1. Connect the lower fitting to the vacuum pump to draw samples through the SB.

      2. Place the middle block of the SB on top of the bottom block with the red rubber facing downward.

      3. Dampen an 11 × 3 cm Whatman in 6× SSC and place it on top of the SB.

      4. Carefully place an 11 × 3 cm Hybond N membrane on top, with the top left corner cut in order to know the orientation of the membrane.

      5. Place the top block of the SB on top of this, making sure that the number 1 and letter A of the SB are also on the top left, and screw in the red screws bit by bit, making sure all screws are tightened at the same time. Be careful not to tighten too hard so as not to make indentations in the membrane.

      6. Turn on the vacuum pump (use at maximum setting).



      Figure 1. The Hoefer PR648 Slot Blot (SB) set up for standard use (taken from the Hoefer PR648 manual)


    4. Blotting:

      1. Add 500 μl 6× SSC to each well and make sure the liquid is being correctly sucked through the membrane and Whatmann paper.

      2. Wait until the wells are dry.

      3. Add each boiled DNA sample, previously placed on ice, into the assigned well, being careful not to touch the sides of the well, and wait until it dries.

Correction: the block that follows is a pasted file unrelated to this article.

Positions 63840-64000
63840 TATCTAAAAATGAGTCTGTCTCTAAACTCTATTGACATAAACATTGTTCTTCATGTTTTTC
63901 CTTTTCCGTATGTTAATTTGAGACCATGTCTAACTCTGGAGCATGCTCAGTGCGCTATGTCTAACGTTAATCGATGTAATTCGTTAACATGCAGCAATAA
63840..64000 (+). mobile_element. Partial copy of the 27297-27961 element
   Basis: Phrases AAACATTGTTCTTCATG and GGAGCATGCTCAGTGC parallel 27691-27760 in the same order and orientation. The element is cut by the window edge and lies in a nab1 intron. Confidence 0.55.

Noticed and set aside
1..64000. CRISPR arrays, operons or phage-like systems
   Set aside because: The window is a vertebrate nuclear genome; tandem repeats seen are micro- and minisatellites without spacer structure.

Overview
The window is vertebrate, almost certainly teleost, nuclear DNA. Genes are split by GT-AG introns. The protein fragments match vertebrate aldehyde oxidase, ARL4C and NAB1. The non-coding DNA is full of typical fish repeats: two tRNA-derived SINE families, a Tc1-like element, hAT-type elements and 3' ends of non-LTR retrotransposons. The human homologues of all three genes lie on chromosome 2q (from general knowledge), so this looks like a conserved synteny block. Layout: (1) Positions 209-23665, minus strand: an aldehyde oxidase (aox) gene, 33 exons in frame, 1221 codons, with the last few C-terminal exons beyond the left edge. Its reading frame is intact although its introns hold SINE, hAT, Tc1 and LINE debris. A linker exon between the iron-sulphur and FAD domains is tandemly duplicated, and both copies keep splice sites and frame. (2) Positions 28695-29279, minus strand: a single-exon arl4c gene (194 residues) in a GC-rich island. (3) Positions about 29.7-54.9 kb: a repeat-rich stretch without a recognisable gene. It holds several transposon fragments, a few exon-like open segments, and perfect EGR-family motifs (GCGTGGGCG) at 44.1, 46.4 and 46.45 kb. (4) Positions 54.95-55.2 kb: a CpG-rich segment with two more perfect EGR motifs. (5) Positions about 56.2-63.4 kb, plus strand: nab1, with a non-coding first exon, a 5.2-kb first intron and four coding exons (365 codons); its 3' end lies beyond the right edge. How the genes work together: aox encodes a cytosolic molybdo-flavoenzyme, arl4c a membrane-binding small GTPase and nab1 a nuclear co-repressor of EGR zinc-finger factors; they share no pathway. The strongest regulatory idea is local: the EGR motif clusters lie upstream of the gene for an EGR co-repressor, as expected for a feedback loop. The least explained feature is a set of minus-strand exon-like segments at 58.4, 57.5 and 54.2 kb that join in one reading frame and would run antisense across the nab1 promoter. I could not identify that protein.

4. Once all the DNA has been sucked through the SB, turn the vacuum pump off and unscrew the SB.

      5. Dampen a 12 × 4 cm Whatmann in denaturalization buffer and carefully place the membrane on top, with the DNA facing upward. Incubate at room temperature for 10 min.

      6. Repeat the previous process (4e) using neutralization buffer, but incubate for 5 min.

      7. Place the membrane on a dry Whatmann and label it with a pencil.

      8. Fix the DNA to the membrane by UV-crosslinking at 70000 μJ/cm2. Membranes can now be stored for up to a year after fully drying them out between Whatmann filter paper.


    Note: From Step B9 onward, you need to work in a radioactive facility.

  2. Run-on reaction

    1. Grow your yeast strains in 25-ml YPD cultures or similar until they reach an OD600nm of 0.5 from a dilution of a small 5-ml culture grown overnight. Make sure you have the same volume of cells across samples.

    2. Centrifuge at 3,220 × g for 3 min at RT and discard the supernatant. At this point, you can flash freeze your cells in liquid nitrogen and store the pellets in a -80°C freezer for up to 1 month.

    3. Prepare the transcription mix: 60 μl transcription buffer, 8 μl NTPs (A,C,G) at 10 mM each, and 3 μl 0.1 M DTT per sample. Do not add UTP. Place on ice until use.

    4. Resuspend the cell pellets in 5 ml 0.5% sarkosyl.

    5. Centrifuge at 1,800 × g for 3 min at RT and discard the supernatant carefully.

    6. Resuspend the pellet in 1 ml 0.5% sarkosyl and move to a 1.5-ml Eppendorf tube.

    7. Centrifuge at 700 × g for 4 min at RT and discard the supernatant using a pipette.